Appeal from the Post Conviction Relief Act of September 26, 1988, in the Court of Common Pleas of Philadelphia County, Criminal Division, at NO. 346 April 1984.
Norris E. Gelman, Philadelphia, for appellant.
Donna G. Zucker, Asst. Dist. Atty., Philadelphia, for Com., appellee.
Del Sole, Beck and Montgomery, JJ.
[ 388 Pa. Super. Page 487]
This appeal involves the question of the validity of a progression charge in a homicide case; i.e., whether the trial court may instruct the jury not to consider whether the defendant is guilty of voluntary manslaughter until after it has considered whether the defendant is not guilty of murder. Appellant contends that his counsel was ineffective for failing to object to the progression charge. We find that the the court's instruction was proper and that counsel provided effective representation.
On August 11, 1975, Albert Dixon, an Exxon employee, was fatally wounded during an attempted robbery of an Exxon service station. The crime remained unsolved until 1984 when the police received information implicating Andre Hart and Barry Patterson. Hart was charged with murder, robbery, and criminal conspiracy and tried before a jury in the Philadelphia Court of Common Pleas. At trial, Patterson testified for the Commonwealth that he and Hart had conspired to rob Dixon. Patterson further testified that Hart had approached Dixon while armed with a gun, and that Hart had panicked and fired his weapon at Dixon. Defense counsel presented no evidence, but instead focused on impeaching Patterson's testimony.
At the close of the trial, the court instructed the jury on the law of homicide.*fn1 The court directed the jury to consider the various forms of homicide in what the Commonwealth describes as a "logical progression sequence". This progression charge was as follows:
[ 388 Pa. Super. Page 488]
You also will take with you a verdict sheet. Now the verdict sheet is self-explanatory. It has "Verdict Sheet" up here. It has my name, the names of the attorneys and the Commonwealth versus Andre Hart. But you will notice here it's listed murder and besides [sic] murder is first degree, second degree and third degree. And below that is voluntary manslaughter and the charges of robbery and criminal conspiracy.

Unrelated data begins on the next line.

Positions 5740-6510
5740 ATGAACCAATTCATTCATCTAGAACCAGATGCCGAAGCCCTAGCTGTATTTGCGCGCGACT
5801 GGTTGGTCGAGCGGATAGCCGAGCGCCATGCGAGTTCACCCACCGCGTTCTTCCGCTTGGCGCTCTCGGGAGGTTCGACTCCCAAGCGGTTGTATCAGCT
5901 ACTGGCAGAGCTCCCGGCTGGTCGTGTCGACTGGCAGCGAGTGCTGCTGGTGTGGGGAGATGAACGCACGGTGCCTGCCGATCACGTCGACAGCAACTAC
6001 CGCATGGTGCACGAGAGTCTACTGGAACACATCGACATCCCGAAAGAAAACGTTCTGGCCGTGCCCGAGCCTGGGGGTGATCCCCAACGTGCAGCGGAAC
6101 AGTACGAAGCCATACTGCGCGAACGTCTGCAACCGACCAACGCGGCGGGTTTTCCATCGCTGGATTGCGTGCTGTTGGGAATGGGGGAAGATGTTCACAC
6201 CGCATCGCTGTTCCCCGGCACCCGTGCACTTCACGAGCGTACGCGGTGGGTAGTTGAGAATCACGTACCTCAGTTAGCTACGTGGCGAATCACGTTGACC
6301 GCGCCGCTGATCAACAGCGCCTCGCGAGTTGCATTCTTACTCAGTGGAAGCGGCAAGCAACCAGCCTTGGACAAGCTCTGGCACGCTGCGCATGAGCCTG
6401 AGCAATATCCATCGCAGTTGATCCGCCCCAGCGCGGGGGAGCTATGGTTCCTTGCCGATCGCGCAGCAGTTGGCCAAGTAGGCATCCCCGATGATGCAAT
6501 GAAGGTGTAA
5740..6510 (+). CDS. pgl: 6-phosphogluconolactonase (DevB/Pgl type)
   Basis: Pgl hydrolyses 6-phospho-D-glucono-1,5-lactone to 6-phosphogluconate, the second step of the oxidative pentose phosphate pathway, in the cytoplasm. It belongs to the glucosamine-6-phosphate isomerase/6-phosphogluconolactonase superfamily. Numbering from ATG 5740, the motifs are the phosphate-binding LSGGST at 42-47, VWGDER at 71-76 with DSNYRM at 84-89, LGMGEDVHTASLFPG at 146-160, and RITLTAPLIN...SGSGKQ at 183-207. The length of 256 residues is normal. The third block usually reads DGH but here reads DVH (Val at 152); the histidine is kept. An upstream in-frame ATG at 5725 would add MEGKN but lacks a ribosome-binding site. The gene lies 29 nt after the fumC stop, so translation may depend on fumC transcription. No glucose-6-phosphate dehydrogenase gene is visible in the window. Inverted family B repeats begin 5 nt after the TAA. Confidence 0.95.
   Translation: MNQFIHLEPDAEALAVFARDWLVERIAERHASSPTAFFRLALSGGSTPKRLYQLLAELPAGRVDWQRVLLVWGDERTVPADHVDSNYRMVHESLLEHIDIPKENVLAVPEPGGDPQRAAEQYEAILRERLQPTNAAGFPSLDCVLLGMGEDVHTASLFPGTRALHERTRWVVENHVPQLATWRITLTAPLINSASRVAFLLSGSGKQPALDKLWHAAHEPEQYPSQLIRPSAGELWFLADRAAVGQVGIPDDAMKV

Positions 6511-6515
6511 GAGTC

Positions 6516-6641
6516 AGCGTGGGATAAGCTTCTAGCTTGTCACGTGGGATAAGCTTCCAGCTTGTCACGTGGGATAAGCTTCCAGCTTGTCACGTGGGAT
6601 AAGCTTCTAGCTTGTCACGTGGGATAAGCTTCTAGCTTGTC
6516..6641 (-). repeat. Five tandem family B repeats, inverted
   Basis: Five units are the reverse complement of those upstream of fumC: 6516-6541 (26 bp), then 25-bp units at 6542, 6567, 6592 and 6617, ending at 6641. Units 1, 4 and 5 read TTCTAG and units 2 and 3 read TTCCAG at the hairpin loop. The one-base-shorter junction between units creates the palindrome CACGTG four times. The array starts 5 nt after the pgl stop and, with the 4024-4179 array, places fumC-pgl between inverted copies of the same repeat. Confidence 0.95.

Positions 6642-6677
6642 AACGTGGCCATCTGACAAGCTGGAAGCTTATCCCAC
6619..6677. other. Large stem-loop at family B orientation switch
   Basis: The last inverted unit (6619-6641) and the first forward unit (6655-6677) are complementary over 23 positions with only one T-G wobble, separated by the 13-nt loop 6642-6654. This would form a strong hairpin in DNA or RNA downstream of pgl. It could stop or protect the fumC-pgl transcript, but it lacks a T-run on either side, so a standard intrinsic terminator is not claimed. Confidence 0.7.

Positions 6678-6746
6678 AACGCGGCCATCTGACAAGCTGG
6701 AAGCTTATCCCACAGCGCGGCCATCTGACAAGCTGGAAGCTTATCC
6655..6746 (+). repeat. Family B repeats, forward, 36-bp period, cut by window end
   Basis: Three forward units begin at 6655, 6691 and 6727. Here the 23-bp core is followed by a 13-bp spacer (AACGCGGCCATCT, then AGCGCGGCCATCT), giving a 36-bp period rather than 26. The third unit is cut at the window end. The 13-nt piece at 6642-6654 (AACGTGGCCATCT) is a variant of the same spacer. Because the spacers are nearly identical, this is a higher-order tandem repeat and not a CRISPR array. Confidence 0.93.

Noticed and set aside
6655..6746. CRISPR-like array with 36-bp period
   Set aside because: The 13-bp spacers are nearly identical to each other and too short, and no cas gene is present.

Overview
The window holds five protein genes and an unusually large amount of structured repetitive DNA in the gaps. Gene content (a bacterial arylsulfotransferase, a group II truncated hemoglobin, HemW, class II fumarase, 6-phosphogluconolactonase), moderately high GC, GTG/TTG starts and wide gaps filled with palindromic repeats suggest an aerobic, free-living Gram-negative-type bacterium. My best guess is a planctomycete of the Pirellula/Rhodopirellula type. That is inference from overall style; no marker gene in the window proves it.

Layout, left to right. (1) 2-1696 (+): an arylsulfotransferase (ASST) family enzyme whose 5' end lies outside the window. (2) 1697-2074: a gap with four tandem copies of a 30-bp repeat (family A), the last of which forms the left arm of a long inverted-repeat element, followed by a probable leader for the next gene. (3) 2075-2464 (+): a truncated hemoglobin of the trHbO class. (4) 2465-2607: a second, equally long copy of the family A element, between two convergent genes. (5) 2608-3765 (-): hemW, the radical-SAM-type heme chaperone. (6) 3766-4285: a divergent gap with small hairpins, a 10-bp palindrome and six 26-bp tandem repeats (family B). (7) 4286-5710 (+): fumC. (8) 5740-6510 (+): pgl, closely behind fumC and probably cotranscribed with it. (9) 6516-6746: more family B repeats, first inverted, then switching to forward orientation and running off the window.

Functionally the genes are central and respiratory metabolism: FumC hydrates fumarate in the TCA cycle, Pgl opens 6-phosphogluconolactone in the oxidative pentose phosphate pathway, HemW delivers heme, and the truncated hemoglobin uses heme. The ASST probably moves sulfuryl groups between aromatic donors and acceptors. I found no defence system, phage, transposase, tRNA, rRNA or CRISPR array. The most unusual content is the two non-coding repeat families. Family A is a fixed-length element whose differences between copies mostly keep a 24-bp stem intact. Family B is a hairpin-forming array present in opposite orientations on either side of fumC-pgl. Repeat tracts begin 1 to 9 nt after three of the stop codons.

Now it's up to you to decide what order you want to proceed on. When you're in that jury room you decide things for yourself. However, if you find the Defendant guilty of murder of the first degree, it will not then be necessary to consider second degree, third degree or voluntary manslaughter.
If you find the Defendant guilty . . . of first degree murder, the chairperson will then write under verdict guilty or not guilty. If you find him not guilty of all, either murder or manslaughter, you will then write not guilty under . . . all of the homicide charges. If you find him guilty of first degree murder, it will not be necessary to consider any of the other charges.
If you find him not guilty of first degree but find him guilty of second degree, then the chairperson should write beside that charge guilty. It will not be necessary to consider third degree and manslaughter.
If you find him not guilty of first, second, and third degree, then you will consider voluntary manslaughter and put beside the verdict whatever the verdict is.
You will only consider voluntary manslaughter if you are satisfied the Commonwealth has not proven the Defendant guilty of any degrees of murder.
N.T. at 3.44-3.46 (emphasis added).
Trial counsel did not object to this instruction. After deliberating, the jury found Hart guilty of murder in the third degree. The jury also found Hart guilty of robbery and criminal conspiracy. Counsel successfully argued in post-trial motions that the robbery and criminal conspiracy charges were barred by the statute of limitations. On
[ 388 Pa. Super. Page 489]
March 25, 1985, the court arrested judgment on the robbery and criminal conspiracy charges, and sentenced Hart for the murder charge to a term of ten to twenty years imprisonment.
Hart obtained new counsel and filed a timely notice of appeal from his judgment of sentence for murder. On appeal, counsel did not address the trial court's progression charge. Appellate counsel instead argued that trial counsel was ineffective for failing to request a point for charge on the distinction between accomplice liability for murder and liability as an accessory after ...